- The Washington Times - Thursday, October 16, 2014

The billionaire Russian oil tycoon who lost his assets and freedom after defying Vladimir Putin says the Kremlin has co-opted the country’s legal system and hijacked its armed forces to benefit a plutocratic regime that is destined for collapse.

Mikhail Khodorkovsky, once the wealthiest man in Russia, and who later became the country’s most famous political prisoner, recently spoke at the annual Freedom House awards ceremony in Washington. In his keynote speech, he said Russia’s corruption problems can be traced back to the Soviet Union’s darkest days, when communism collapsed and Russian leaders had the opportunity to successfully transition the country to capitalism but failed to do so.

“A return to social justice in Russia is impossible without repairing the damage that came from an unfair privatization,” he told a small audience. “Privatization was a painful task in which Russia’s further development would not have been possible. But the way it was accomplished led to the emergence of extreme side effects.”

The result, he said, was a system based on power, not equal opportunity.

“Modern Russian society is structured unfairly,” he said. “Whoever has the bigger fists in it has the bigger rights as well. In Russia today, might is right, but it should be the other way around: What is right should have the might.”

According to David Satter, a former Moscow correspondent who was exiled by the Kremlin last year, the Putin regime has effectively hijacked the Russian legal system and uses its courts to target its opponents. He said the Khodorkovsky prosecution was a milestone case that allowed corruption to seep from the Russian federal judiciary to lower-level courts.

“Once the wave from the Khodorkovsky case spread, it spread from the highest federal level to the local level,” he said during a recent lecture to the Washington-based Institute of World Politics. “The result was that thousands of businesses were taken over, and those who resisted ended up with long jail sentences or in pretrial detention waiting for their fate for months and even years.”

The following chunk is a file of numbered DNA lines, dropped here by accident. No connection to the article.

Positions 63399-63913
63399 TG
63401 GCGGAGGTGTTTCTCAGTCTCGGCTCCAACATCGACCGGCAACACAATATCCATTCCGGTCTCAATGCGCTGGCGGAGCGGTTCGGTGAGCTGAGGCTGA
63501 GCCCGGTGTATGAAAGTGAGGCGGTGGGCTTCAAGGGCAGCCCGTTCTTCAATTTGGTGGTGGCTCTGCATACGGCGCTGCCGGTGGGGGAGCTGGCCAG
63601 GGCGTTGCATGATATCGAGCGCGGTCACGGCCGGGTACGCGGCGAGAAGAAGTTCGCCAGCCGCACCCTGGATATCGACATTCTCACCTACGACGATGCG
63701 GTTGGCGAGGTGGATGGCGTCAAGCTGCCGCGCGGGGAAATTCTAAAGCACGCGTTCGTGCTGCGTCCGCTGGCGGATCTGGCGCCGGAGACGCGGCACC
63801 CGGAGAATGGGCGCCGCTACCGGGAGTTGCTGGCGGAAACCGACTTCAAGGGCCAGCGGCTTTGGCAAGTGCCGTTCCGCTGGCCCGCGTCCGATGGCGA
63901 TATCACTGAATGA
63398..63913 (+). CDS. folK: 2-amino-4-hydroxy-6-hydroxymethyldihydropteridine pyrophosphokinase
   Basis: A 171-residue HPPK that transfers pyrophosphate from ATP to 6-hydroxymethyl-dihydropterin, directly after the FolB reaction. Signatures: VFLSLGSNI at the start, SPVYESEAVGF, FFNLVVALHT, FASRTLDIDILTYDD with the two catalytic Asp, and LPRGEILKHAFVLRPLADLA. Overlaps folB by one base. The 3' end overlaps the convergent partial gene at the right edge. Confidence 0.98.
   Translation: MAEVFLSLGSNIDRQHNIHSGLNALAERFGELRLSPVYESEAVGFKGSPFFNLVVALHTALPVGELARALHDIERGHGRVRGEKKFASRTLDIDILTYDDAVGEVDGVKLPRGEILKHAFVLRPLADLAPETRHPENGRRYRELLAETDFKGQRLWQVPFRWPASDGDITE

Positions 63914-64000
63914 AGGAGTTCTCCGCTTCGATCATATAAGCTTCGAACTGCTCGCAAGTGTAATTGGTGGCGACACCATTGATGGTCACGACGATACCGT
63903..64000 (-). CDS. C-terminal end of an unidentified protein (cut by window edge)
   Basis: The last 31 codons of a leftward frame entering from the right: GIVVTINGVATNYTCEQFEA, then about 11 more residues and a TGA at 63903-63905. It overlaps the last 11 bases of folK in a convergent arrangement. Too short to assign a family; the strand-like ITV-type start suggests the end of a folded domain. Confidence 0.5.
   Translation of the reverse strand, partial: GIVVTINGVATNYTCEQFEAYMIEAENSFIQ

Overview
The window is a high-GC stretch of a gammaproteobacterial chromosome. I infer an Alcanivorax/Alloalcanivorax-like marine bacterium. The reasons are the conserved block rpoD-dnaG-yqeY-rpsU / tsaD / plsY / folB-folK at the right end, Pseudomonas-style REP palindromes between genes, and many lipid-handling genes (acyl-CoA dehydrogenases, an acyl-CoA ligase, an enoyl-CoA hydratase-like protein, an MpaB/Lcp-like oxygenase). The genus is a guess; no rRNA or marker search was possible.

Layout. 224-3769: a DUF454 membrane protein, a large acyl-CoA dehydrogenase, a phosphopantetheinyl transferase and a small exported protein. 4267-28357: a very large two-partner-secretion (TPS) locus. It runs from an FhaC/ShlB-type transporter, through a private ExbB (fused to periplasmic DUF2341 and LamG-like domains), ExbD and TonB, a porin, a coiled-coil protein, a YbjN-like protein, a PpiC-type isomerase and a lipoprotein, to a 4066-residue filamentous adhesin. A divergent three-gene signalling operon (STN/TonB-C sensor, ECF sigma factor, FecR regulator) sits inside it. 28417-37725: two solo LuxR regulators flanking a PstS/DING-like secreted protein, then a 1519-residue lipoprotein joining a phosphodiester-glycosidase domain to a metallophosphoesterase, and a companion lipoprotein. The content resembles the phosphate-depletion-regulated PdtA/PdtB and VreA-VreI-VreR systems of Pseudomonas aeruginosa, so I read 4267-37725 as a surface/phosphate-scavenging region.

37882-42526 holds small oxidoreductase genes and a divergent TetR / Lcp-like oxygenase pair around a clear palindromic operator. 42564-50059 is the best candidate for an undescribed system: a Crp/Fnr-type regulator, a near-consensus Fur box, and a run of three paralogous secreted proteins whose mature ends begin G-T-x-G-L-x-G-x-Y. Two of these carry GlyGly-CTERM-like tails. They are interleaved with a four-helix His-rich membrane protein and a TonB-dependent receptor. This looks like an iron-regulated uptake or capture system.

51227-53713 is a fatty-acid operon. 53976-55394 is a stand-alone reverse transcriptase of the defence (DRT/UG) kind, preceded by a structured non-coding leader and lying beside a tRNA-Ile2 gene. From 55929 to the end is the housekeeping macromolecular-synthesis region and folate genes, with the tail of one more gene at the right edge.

Mr. Satter said the Kremlin uses the courts to engage in selective prosecution against its enemies while seizing property for its allies, and that it is common practice to “get a false court decision” in an outside jurisdiction and then bribe local law enforcement to seize desired property.

Russian authorities arrested Mr. Khodorkovsky in 2003, convicted him of tax evasion in 2005, and kept him imprisoned for 10 years. His trials and sentence received widespread criticism from human rights groups including Amnesty International, which said his prosecution was politically motivated.

Mr. Putin has long defended his country’s human rights record, claiming that Russia has no political prisoners and resisting characterizations of Mr. Khodorkovsky as such. Russian opposition leaders say his release was spurred by the Kremlin’s desire to avoid criticism during the 2014 Sochi Winter Olympics.

Since his release, the Russian oil tycoon has revived his foundation, Open Russia, which his shareholders founded in 2001. The foundation was suspended in 2006 after the Russian government seized his oil company’s assets and imprisoned other corporate officers.

Mr. Khodorkovsky said that despite widespread speculation he is preparing to run against Mr. Putin, his efforts will have to come from outside the country.

“It is impossible to run for election in Russia, because there are no real elections in Vladimir Putin’s Russia,” he said.

• Jeffrey Scott Shapiro can be reached at jshapiro@washingtontimes.com.

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